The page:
Masha Alekhina, founding member of the Pussy Riot collective and member of the Artists at Risk (AR) International Advisory Board, is under house arrest, as mentioned above and on AR’s social media recently (in the context of the video segment from the #RiskandRebellion livestream). Alekhina was initially arrested in the context of the pro-Navalny demonstrations in February, and is currently facing two years in prison on charges of “violation of sanitary and epidemiological rules”. Given Pussy Riot’s notoriety as one of the world’s foremost dissident artist groups and a prominent voice for feminist and LGBTQ+ rights in Russia, these charges are clearly politically motivated, as International Memorial has recognised in designating her as a political prisoner.  The trumped up charges can be read as a punishment for Alekhina, as well as her partner and fellow Pussy Riot member Lucy Shteyn, also under house arrest, for their prominent stance against the regime. Clearly it is also designed as a warning to those who sympathize with them. AR is gravely concerned by this pattern of deploying public health measures in the context of the COVID-19 pandemic to arbitrarily exact recrimination against prominent artistic and political dissidents.

Alekhina’s participation in the anti-Putin protests and subsequent arrest prevented her from taking up the invitation to participate live in AR’s #RiskandRebellion Symposium. AR took the opportunity to showcase Pussy Riot’s recent campaign of direct action prior to the protests surrounding the arrest of Navalny, which involved clandestine operations to drape rainbow flags on Russian state buildings in protest against official LGBTQ+ policies.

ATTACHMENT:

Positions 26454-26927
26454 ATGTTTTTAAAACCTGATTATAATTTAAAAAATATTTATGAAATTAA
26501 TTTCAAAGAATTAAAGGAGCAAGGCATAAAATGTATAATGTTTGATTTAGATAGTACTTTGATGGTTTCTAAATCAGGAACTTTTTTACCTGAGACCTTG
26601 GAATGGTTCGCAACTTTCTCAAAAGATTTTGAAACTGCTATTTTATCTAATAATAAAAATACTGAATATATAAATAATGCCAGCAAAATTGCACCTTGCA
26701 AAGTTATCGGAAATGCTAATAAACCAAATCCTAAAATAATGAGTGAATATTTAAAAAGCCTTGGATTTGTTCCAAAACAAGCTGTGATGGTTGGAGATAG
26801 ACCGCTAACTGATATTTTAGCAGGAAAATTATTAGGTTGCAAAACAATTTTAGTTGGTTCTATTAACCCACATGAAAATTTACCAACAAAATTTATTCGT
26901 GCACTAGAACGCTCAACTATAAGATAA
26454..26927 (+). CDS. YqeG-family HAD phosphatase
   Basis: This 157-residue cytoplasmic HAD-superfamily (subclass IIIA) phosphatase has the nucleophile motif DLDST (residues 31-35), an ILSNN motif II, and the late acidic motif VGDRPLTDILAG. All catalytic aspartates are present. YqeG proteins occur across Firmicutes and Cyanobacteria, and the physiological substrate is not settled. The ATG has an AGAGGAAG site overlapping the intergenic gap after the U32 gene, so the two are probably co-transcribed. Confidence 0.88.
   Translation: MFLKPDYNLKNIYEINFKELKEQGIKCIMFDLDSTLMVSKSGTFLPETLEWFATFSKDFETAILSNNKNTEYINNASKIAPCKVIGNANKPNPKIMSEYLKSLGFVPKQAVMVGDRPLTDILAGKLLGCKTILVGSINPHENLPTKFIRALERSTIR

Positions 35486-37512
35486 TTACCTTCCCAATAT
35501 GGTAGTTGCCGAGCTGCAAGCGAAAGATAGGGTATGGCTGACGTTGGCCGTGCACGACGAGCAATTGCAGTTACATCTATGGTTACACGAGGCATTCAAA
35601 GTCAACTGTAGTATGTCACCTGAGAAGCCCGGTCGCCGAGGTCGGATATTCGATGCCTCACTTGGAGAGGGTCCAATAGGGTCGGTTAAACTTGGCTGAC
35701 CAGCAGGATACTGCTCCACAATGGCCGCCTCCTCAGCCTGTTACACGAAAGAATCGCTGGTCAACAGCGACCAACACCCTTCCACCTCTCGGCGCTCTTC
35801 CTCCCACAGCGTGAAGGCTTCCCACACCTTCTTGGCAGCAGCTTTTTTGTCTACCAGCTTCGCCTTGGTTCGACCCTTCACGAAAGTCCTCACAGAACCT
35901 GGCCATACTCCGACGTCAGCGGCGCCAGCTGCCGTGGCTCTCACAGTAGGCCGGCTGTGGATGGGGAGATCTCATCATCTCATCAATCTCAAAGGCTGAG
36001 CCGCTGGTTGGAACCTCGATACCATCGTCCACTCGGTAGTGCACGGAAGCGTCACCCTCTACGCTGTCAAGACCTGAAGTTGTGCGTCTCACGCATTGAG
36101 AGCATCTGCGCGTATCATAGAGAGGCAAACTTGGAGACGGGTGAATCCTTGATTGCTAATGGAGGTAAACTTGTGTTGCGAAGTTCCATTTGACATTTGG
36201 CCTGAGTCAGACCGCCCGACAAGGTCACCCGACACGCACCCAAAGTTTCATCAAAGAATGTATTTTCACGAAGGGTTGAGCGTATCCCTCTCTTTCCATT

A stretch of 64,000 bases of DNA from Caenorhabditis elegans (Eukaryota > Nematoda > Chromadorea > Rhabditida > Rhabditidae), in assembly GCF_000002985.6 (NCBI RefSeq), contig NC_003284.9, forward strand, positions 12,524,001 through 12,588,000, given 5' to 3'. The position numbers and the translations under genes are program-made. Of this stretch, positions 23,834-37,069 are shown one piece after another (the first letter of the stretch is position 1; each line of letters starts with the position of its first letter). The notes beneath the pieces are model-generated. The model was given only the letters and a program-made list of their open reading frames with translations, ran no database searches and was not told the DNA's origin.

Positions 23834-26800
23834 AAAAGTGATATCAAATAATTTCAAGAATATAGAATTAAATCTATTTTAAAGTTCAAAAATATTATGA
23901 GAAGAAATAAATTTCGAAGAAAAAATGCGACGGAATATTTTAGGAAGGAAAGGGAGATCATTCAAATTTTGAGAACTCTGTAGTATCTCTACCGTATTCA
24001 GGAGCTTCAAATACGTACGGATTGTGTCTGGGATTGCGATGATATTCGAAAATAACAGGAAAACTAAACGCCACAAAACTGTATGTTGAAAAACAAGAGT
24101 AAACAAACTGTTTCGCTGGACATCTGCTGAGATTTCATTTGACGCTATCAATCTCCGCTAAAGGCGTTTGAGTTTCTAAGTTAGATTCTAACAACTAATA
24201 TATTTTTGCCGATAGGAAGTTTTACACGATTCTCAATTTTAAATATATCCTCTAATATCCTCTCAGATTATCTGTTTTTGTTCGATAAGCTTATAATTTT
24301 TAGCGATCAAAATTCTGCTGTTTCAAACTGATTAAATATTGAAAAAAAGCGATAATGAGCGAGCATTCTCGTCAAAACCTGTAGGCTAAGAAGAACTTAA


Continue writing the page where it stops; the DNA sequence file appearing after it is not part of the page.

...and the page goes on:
Artists at Risk (AR) is monitoring with concern the escalating censorship and criminalization of feminist and sexuality-based art and activism in Russia and around the world. We demand the immediate release from house arrest of Yulia Tsvetkova, Masha Alekhina and her partner Lucy Shteyn, as well as the dozens of others that have acted in protest against misogynist and anti-LGBTQ+ policies. Artists at Risk (AR) demands that all charges against them be dropped and calls upon all relevant Russian authorities to respect and protect the freedom of speech of all artists, activists and the legitimate political opposition which demonstrates the health of an advanced contemporary society. 


Join AR in showing solidarity with Tsvetkova and Alekhina and demanding that all charges against them are dropped!

>Send a letter concerning Yulia to the Prosecutor General using a template (in multiple languages) from Amnesty International:

>>Support Pussy Riot members under house arrest:

>>>Sign the petition calling for Yulia’s release on

>>>>Raise awareness and share the #FreeTsvet campaign: